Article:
Recep Tayyip Erdogan’s attempted ban on Twitter was a foolish mis-step
Recep Tayyip Erdogan, Turkey’s abrasive prime minister, made a fool of himself when he tried (and failed) to ban Twitter. Erdogan blames social media for helping to publicise leaked tapes allegedly linking him to a corruption scandal that has rocked his government. He has threatened similar action against YouTube and Facebook. “This thing called social media is currently the worst menace to society,” he declared last year during nationwide demonstrations against his increasingly authoritarian rule. Announcing his Twitter ban, he said: “The international community can say this, can say that. I don’t care at all.” In the event, Twitter use rose 138% in 24 hours as users easily circumvented his ban.
Ancient censorship mechanisms are no longer a problem for the young Turks who co-ordinate anti-government dissent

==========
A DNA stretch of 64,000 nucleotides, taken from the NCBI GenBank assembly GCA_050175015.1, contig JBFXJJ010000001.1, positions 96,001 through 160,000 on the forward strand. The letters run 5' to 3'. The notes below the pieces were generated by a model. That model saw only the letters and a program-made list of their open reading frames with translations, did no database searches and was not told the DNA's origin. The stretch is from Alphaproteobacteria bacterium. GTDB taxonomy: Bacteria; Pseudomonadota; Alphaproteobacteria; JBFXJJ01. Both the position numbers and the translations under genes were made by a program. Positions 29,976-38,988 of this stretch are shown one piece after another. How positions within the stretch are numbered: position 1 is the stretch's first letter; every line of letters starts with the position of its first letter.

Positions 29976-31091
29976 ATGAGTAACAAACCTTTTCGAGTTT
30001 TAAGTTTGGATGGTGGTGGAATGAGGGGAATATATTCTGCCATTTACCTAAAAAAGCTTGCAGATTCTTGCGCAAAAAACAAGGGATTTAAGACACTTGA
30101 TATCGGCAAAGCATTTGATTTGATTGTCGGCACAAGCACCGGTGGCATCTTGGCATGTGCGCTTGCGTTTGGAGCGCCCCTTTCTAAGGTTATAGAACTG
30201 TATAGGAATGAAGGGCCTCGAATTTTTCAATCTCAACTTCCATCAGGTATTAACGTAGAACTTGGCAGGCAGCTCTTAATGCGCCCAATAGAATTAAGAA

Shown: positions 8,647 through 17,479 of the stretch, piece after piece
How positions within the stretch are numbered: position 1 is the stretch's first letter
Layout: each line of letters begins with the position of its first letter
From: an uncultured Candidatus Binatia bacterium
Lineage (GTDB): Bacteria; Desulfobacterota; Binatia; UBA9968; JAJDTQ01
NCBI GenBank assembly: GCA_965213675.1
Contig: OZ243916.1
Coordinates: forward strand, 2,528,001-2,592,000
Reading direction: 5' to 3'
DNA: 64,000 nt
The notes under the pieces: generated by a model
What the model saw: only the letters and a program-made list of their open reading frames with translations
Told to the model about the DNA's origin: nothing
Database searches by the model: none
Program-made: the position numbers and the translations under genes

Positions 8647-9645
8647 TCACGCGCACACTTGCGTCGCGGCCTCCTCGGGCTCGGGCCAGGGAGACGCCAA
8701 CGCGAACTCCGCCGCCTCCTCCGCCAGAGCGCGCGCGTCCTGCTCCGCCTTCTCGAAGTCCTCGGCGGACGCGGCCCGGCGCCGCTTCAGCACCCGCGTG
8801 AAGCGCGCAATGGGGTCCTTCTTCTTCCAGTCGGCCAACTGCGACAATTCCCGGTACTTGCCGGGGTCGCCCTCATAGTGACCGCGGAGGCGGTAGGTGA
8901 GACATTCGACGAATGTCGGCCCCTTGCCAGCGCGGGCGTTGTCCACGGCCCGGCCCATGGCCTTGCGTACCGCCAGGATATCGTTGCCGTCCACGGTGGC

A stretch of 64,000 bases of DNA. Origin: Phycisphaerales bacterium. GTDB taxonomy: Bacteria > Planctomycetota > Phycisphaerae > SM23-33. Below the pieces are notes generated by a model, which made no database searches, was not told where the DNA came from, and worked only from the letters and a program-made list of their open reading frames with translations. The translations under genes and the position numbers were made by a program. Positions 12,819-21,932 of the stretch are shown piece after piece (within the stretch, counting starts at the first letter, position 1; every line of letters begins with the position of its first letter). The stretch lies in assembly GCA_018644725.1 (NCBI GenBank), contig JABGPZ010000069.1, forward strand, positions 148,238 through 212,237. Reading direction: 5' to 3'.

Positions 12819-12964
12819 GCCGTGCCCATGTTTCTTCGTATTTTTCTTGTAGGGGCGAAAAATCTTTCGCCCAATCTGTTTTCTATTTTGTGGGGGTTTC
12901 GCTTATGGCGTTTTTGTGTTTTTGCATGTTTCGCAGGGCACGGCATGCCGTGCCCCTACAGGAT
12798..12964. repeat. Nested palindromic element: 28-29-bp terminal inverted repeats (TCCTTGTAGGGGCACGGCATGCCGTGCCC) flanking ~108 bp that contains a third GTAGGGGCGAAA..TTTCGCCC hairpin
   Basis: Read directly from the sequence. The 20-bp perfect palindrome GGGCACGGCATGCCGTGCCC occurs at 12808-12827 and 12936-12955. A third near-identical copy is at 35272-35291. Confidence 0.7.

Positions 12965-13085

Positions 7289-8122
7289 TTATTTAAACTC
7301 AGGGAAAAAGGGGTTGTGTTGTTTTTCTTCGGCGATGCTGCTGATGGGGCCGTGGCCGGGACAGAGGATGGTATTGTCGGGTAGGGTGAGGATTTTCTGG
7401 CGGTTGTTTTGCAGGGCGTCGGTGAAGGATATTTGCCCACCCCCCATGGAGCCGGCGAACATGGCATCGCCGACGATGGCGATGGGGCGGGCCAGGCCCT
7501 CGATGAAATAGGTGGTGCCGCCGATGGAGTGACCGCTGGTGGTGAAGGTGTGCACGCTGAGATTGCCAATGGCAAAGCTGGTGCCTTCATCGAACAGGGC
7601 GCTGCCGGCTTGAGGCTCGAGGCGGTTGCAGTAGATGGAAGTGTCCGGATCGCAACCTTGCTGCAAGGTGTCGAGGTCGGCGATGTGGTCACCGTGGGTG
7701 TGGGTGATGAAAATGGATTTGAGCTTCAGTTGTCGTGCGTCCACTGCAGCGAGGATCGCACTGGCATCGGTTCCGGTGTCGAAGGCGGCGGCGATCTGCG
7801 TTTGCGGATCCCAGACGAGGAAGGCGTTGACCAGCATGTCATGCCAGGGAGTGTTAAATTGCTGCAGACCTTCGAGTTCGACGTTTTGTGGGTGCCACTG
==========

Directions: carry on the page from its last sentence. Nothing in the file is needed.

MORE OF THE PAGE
Thursday was Twitter’s eighth birthday. Turkish prime minister Recep Tayyip Erdoğan’s birthday present to the social media giant, and to millions of Turks who use it daily, was to block the site. At about 11.20pm last night, those who wanted to use Twitter were greeted by a message from the Telecommunications Presidency referencing a court order that blocked access to it
Turkey has banned Twitter, but that hasn?t stopped many of the Turkish users of the site. Here we explain three ways they?re getting around the ban
Richard Wike: The numbers are in, and the people want their internet freedom ? no matter what Putin and Erdogan say
Recep Tayyip Erdogan s’en fiche pas mal de ce que pense la communauté internationale a-t-il déclaré mercredi dernier dans un meeting à Bursa, quelques heures avant de fairebloquer l’accès à Twitter dans son pays. Heureusement, car quand un chef de gouvernement fait brutalement bloquer complètement un média social comme Twitter, le monde entier l’apprend presque instantanément.